Millen's oldest son, Cale, in May accepted a scholarship to play at QB for the Ducks.
Listen to Hugh Millen talk for awhile about his suddenly split allegiances in the Washington-Oregon rivalry, and it is easy tell that the former Husky quarterback and longtime “Husky Honk” is still processing the emotional twists inherent in his new title:
“I grew up in Seattle an ardent, passionate Husky fan,” Millen said. “I remember the first practice that I was wearing that gold helmet. I watched myself on film and it was just such a thrill. And then to be able to start and play for Washington was just surreal. I was very blessed.”
So when Millen’s oldest son, Cale, in May accepted a scholarship offer to play quarterback for Oregon, the elder Millen acknowledged he had a personal hurdle to clear.
Most Read Sports Stories
- He's still waiting for more throws, but Josh Gordon 'absolutely' wants to be with Seahawks next year
- NHL Seattle GM Ron Francis speaks for the first time since Bill Peters coaching abuse allegations | Exclusive
- Last time UW and Boise State met in Las Vegas, Bishop Sankey earned MVP honors. Since, he's earned a lot more.
- UW mailbag: What are fair expectations for Huskies in Jimmy Lake's first season as head coach?
- Seahawks injuries: Jadeveon Clowney has the flu and Ziggy Ansah is questionable WATCH
“My affection for my alma mater is substantial and real,” Hugh Millen said. “But my love for my son far eclipses that. So what I’ve said is, independent of me, if Oregon is the best situation for my son, independent of me, then what’s the next step? What am I going to say? ‘Cale, Oregon is best for you, but I’m really nostalgic about my alma mater, so you go to your second-best choice.’ That’s absurd logic.”
Hugh and Cale will both be at Autzen Stadium on Saturday afternoon when the No. 7 Huskies visit the No. 17 Ducks. Cale will join other recruits on the Oregon sideline before the game. His dad will be broadcasting a KJR pregame show with fellow “Husky Honks” Dave Mahler and Dick Baird.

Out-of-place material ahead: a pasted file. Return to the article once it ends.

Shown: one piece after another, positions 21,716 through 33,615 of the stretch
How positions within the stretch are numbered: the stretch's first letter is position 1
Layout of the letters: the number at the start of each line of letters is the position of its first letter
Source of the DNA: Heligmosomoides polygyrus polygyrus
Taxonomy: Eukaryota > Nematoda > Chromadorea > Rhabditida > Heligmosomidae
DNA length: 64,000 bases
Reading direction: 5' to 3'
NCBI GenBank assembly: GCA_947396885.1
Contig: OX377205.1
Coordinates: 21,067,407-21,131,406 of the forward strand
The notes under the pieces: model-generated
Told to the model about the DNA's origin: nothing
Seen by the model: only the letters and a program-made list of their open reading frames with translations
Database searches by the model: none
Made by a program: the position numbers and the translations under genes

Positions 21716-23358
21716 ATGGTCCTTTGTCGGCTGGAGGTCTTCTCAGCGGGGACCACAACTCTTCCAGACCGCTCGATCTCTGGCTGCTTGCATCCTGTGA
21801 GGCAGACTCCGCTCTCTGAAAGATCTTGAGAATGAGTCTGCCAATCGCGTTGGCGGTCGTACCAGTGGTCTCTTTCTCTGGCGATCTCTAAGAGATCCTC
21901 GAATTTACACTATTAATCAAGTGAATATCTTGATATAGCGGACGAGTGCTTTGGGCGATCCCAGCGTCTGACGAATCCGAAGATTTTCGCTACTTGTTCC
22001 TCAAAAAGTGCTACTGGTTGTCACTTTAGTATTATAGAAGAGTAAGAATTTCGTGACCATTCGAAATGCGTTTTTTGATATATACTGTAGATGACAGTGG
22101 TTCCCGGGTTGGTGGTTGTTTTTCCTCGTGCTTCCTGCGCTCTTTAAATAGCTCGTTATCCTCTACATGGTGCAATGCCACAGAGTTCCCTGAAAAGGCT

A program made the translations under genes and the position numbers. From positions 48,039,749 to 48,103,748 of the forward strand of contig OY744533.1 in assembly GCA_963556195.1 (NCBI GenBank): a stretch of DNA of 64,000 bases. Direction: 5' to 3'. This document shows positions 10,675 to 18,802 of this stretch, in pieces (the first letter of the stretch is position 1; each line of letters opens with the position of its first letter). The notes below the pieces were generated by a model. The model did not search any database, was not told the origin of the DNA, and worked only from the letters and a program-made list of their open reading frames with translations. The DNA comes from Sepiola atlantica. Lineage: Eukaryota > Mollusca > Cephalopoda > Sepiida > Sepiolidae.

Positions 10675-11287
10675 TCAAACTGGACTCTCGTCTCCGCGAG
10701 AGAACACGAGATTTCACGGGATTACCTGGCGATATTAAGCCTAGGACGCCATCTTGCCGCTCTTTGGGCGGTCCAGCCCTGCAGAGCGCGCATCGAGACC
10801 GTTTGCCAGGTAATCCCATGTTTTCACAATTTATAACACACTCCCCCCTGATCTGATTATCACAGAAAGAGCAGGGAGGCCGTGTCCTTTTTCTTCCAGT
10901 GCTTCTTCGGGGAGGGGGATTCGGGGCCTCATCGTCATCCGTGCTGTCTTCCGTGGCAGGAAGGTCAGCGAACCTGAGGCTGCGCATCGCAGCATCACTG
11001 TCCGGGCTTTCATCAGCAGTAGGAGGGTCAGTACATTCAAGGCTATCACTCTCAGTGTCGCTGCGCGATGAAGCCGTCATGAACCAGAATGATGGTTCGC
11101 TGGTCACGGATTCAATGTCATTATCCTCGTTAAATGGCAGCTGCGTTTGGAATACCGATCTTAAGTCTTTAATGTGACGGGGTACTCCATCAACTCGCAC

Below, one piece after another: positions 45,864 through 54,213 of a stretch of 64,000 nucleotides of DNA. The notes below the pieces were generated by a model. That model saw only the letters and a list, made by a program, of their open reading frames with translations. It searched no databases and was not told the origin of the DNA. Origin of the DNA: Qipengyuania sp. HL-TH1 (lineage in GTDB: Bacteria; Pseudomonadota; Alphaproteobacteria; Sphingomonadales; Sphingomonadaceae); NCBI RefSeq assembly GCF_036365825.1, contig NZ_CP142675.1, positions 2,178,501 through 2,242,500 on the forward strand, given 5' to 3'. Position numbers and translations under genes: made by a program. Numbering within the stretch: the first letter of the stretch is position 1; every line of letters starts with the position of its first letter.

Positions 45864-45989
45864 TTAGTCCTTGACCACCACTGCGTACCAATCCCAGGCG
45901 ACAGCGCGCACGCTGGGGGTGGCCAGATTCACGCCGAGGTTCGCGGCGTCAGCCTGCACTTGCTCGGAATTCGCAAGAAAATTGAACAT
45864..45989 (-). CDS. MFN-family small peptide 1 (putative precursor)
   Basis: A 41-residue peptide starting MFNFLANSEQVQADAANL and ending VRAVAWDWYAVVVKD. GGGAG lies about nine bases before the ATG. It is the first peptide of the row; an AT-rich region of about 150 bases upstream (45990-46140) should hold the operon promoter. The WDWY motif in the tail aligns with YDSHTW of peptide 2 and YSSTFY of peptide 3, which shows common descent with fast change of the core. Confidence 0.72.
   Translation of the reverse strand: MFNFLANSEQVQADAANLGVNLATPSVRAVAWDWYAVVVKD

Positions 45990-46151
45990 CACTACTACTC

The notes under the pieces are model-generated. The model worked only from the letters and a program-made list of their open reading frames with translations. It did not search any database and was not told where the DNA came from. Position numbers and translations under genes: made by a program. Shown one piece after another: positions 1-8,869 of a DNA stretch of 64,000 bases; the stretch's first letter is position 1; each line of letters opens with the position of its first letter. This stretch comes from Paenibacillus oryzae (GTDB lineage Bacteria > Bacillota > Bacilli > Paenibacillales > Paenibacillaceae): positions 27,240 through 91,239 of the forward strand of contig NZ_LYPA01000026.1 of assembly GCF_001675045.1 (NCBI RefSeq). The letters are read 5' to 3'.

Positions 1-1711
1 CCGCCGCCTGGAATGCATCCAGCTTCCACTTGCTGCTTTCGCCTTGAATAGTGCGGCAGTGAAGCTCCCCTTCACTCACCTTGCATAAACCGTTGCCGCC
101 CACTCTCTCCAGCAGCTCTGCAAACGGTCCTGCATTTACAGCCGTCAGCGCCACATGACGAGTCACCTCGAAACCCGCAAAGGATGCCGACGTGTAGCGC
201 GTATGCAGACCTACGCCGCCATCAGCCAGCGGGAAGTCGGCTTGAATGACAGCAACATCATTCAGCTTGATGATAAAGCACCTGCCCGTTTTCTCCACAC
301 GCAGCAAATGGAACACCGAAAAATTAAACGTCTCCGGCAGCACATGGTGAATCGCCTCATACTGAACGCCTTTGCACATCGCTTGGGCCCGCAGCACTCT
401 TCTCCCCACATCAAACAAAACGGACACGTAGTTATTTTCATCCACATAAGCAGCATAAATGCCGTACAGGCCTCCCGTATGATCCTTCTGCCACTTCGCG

No, Hugh said, he will not be wearing Oregon gear to the game. But, yes, he has braced himself for the day when he does don Duck gear to support his son.
“I don’t know how I’m going to handle that,” Hugh said.
The Millens aren’t the only ones with split ties in the Oregon-Washington rivalry.
Former Washington linebacker Cort Dennison is in his first season as the Ducks’ outside linebackers coach. UW freshman linebacker Jackson Sirmon’s dad, Peter, was a standout linebacker at Oregon and Jackson’s grandfather is one of Oregon’s team doctors. UW graduate assistant Tyler Osborne is the son of longtime Oregon assistant coach Tom Osborne. And UW sophomore defensive back Elijah Molden is the son of an Oregon Hall of Fame cornerback, Alex Molden.
Washington didn’t recruit Cale Millen, the 6-foot-3, 203-pound senior QB at Mount Si High. The Huskies zeroed in on one quarterback in the 2019 class early, offering a scholarship to another local recruit, Dylan Morris, during his freshman year at Graham-Kapowsin. Morris, a four-star recruit, committed to UW in July 2017.
The Ducks have had recent success with quarterbacks viewed as late developers — Marcus Mariota and Justin Herbert — and Oregon coaches sold the Millens on a similar scenario with Cale.
“How it happened is real simple: Washington made their decision,” Hugh Millen said. “They offered another kid after his freshman year. Cale was 5-foot-10 and 130 pounds (as a freshman). Now, I grew 2 inches after my 17th birthday. I was a late developer. I didn’t shave till college. Cale still doesn’t shave. So he’s a late developer.
“And Oregon came in and their offensive coordinator and head coach and immediately said: ‘Cale, we just found you.’ And from that point on, they were all-in in terms of establishing a connection. They made Cale feel very desired.”